Unsurprisingly, there’s plenty of support for a move to level commission from both advisers and insurers. Glen Smith, managing director of Healthcare Partners, prefers to receive level commission. “I’m not really interested in getting more money up-front,” he says. “I always look at the level for renewal as this forms the bedrock of my business.”
It’s also an approach adopted by the Private Health Partnership, with Scullion saying he looks to get level commission deals with the main providers for all group business. He says that this more fairly represents the amount of work involved but that it also encourages advisers to place business with an insurer for the long-term. “We don’t want to move business every year: it’s not right for the client and it’s expensive,” he explains.
To support this model, his firm conducts a due diligence process to be sure that factors such as benefits, price, customer service, claims payment record and renewal pricing strategy are more important than commission levels.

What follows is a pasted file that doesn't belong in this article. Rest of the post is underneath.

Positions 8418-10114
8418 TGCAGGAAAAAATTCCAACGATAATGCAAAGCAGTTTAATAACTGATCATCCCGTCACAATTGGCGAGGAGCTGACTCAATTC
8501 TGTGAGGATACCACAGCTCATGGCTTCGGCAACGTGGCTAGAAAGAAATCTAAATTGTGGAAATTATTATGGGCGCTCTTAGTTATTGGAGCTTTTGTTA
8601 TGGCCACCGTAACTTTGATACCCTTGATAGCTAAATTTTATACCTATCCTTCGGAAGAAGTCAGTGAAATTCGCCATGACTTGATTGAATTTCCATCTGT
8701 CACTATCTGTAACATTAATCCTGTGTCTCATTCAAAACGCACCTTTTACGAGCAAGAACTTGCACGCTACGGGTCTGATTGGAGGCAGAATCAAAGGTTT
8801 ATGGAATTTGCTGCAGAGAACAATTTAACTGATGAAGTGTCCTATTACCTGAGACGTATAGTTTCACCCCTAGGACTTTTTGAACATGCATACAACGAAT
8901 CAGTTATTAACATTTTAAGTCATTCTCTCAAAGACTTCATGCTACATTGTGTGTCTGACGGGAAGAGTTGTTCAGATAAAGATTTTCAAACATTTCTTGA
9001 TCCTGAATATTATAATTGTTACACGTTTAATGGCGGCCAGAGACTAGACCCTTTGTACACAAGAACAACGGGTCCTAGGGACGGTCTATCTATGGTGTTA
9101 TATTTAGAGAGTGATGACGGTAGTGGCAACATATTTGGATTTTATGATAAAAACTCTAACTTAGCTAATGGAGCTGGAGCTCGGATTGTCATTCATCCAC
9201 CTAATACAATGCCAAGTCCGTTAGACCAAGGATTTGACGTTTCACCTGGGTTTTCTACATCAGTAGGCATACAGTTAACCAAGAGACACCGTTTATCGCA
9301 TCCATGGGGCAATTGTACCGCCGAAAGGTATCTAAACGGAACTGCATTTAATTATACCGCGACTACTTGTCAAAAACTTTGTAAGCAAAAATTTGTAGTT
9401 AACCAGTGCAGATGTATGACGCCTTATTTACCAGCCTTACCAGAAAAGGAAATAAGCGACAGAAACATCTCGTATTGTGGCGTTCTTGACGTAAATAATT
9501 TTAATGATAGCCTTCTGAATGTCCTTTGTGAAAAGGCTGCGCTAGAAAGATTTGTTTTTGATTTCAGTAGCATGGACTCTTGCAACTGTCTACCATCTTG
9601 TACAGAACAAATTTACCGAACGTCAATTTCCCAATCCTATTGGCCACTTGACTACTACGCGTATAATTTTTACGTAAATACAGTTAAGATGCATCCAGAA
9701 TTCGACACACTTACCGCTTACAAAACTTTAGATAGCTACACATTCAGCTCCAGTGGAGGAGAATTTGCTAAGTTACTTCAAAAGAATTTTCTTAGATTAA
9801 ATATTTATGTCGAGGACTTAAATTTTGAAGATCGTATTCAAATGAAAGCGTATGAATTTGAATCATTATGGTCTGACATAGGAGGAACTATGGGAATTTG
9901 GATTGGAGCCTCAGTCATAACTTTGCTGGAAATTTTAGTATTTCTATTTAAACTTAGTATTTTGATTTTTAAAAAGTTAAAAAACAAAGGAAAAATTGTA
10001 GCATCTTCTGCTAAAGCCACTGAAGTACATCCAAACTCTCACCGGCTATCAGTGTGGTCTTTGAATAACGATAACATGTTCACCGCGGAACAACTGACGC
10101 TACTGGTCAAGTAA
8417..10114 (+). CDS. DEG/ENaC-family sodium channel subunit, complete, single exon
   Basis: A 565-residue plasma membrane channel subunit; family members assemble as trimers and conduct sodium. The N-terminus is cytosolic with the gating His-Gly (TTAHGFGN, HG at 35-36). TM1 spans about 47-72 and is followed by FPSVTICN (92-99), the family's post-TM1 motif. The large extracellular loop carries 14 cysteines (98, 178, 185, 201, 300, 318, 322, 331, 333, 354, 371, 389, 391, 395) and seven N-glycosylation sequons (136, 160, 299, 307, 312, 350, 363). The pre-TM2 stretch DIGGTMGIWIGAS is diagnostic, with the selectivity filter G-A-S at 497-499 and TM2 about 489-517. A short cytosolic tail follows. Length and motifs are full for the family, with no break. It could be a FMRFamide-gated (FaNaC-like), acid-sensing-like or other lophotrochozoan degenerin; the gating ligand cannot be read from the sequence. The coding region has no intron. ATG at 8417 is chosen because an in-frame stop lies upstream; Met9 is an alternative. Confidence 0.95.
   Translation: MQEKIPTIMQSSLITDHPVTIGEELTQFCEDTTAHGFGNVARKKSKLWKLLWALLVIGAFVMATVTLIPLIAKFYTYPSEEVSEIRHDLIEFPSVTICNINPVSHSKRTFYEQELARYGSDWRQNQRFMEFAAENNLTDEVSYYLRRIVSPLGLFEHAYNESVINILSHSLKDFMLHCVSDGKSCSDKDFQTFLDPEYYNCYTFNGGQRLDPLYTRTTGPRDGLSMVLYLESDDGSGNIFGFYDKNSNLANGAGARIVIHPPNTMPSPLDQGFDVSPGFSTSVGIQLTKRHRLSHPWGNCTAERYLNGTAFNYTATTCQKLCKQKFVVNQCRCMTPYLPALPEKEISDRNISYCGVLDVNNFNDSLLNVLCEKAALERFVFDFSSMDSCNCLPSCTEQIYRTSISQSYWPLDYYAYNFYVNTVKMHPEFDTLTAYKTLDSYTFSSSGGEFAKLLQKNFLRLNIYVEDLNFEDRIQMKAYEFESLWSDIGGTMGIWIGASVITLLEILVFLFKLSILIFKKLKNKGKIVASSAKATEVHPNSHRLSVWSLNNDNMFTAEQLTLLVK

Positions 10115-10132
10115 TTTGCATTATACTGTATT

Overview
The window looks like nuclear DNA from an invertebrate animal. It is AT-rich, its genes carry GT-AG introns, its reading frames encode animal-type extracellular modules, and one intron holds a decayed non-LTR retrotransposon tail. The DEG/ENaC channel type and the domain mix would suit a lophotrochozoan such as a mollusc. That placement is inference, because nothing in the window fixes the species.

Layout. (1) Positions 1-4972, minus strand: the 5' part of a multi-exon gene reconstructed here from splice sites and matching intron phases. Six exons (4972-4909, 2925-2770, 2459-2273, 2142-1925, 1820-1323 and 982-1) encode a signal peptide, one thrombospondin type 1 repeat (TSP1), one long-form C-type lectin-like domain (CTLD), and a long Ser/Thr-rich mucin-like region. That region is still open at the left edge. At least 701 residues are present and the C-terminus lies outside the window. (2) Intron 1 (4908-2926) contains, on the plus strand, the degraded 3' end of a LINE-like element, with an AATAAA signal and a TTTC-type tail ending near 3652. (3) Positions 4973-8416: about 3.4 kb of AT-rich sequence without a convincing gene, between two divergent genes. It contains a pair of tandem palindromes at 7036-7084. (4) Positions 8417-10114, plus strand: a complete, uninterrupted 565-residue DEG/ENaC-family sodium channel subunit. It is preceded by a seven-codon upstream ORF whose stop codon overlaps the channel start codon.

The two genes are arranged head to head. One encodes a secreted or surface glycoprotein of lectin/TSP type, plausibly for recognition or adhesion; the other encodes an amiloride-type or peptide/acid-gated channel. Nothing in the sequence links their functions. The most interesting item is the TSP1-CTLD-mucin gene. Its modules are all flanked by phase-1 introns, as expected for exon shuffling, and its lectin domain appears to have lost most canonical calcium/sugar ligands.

Insurers are also keen to move to commission levels that reduce the likelihood of these behaviours.
Christine Stewart, director of SME at Bupa Health and Wellbeing, welcomes the industry moving to a more level commission structure. “As an industry we need to ensure there are mechanisms in place which encourage companies to view healthcare as a long-term purchase and ensure there isn’t unnecessary churn due to high initial commission levels,” she says. “Our current intermediary strategy is in line with this.”
Axa PPP Healthcare is also supportive of the call for level commission. Its standard terms are 12 per cent initial and 8 per cent renewal but it will tailor commission levels for its key intermediaries. “We will consider it but we’re not having our doors beaten down by advisers demanding level commission,” says Paul Moulton, sales and client relationship director at Axa PPP Healthcare.
He also questions whether a move to level commission would be sufficient to stop business being moved every year, pointing to the fact that the remuneration models for advisers with high lapse rates included some with level commission as well as others with higher initial commission.
While most insurers are happy to offer level commission when an adviser wants to be remunerated in this way, some have gone a step further and made it their only method of remuneration.